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Biz groups fracture after Dodd-Frank rollback
The financial industry coalition that helped roll back the Dodd-Frank Wall Street reforms is fracturing.
Lobbyists for banks and credit unions are turning on each other, rekindling fights that have long divided them. It's a swift turn after years that saw financial services trade groups largely united in pushing for regulatory relief.
That effort culminated in May when President Trump enacted the most sweeping changes to Dodd-Frank since then-President Obama signed the law in 2010.
It was the biggest legislative victory for the industry in close to 20 years, freeing a slew of firms from some of the law's strictest rules.
"It affected all of us," said Dan Berger, president and CEO of the National Association of Federally Insured Credit Unions (NAFCU), about the unified effort.
"The policymakers didn't really want to do a demarcation. It was just easier to include everybody."
Now, though, the powerful Washington advocates who helped push the rollback bill through Congress have shifted their focus to battles that pit banks against credit unions and financial titans against smaller firms.
Lobbyists across the banking industry are pushing to repeal the corporate tax exemption enjoyed by credit unions. The credit unions are hitting back, urging Congress to restore a Depression-era law that would limit some of the activities banks could engage in and put a barrier between the investment and traditional banking sides.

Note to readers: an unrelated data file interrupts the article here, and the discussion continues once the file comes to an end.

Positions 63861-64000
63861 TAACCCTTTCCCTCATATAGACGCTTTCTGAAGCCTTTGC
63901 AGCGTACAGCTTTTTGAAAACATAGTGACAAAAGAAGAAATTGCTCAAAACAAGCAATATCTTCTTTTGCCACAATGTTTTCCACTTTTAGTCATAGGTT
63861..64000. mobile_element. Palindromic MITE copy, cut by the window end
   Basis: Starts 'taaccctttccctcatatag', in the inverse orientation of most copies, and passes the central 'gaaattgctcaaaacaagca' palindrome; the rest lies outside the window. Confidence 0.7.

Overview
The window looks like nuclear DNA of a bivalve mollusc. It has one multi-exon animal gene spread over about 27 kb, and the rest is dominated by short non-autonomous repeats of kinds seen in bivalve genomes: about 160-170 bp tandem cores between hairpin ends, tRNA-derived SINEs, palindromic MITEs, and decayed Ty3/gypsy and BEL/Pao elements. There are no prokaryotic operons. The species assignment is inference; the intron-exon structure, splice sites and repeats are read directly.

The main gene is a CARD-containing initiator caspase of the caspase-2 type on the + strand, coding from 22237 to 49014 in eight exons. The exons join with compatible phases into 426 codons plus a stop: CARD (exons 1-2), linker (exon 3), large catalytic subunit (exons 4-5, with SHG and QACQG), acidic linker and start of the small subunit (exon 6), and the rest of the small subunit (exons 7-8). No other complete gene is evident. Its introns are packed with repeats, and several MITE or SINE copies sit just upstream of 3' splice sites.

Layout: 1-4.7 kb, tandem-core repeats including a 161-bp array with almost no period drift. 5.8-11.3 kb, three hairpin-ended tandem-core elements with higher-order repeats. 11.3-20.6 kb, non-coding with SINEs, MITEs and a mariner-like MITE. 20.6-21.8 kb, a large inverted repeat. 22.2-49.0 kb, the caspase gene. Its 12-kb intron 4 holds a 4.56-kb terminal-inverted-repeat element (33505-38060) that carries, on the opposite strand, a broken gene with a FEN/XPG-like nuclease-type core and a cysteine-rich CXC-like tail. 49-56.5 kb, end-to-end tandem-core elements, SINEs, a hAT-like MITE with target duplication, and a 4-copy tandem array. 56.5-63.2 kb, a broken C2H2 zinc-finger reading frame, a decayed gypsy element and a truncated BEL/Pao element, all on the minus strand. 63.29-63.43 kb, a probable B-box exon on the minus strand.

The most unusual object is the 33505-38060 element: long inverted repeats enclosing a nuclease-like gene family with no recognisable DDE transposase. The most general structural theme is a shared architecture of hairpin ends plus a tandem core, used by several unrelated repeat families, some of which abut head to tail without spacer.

Community banks are also fighting with credit unions, this time over a tax exemption for the latter group.
Community banks insist the tax break gives credit unions an unfair competitive edge, while credit unions counter that it's fair compensation for their smaller market share and the stricter membership rules they must apply.
"When the crisis hit, people were so turned off by what the big banks and Wall Street banks were doing, we grew an enormous amount of market share," said Berger. He noted that credit unions still only represent roughly 10 percent of the U.S. financial services industry.
Last year, trade groups buoyed by the election of a Republican president and Congress rallied behind a Dodd-Frank rollback. Banks, large and small, as well as credit unions found themselves with an unprecedented chance to loosen Wall Street regulations. With centrist Democrats on board, a compromise bill cleared the Senate in March, the House in May and was signed by Trump soon after.
Now different financial interests are struggling to find common ground.
Tensions between community banks and credit unions boiled over earlier this year, when the Independent Community Bankers of America (ICBA) called on Congress to reconsider the corporate income tax exemption for credit unions, citing the industry's expansion and decades of bank consolidation.
Senate Finance Committee Chairman Orrin Hatch (R-Utah) echoed those concerns in a letter to the top federal credit union regulator, setting off a public fight between banking and credit union lobbyists waged though op-eds, open letters and Twitter debates.
The fight put most lawmakers in a difficult spot. Republicans and Democrats are broadly supportive of both community banks and credit unions given their small size and heavy presence in almost every congressional district. That makes a repeal of the credit union tax exemption unlikely. Lawmakers are more eager to pursue policies that could benefit both industries.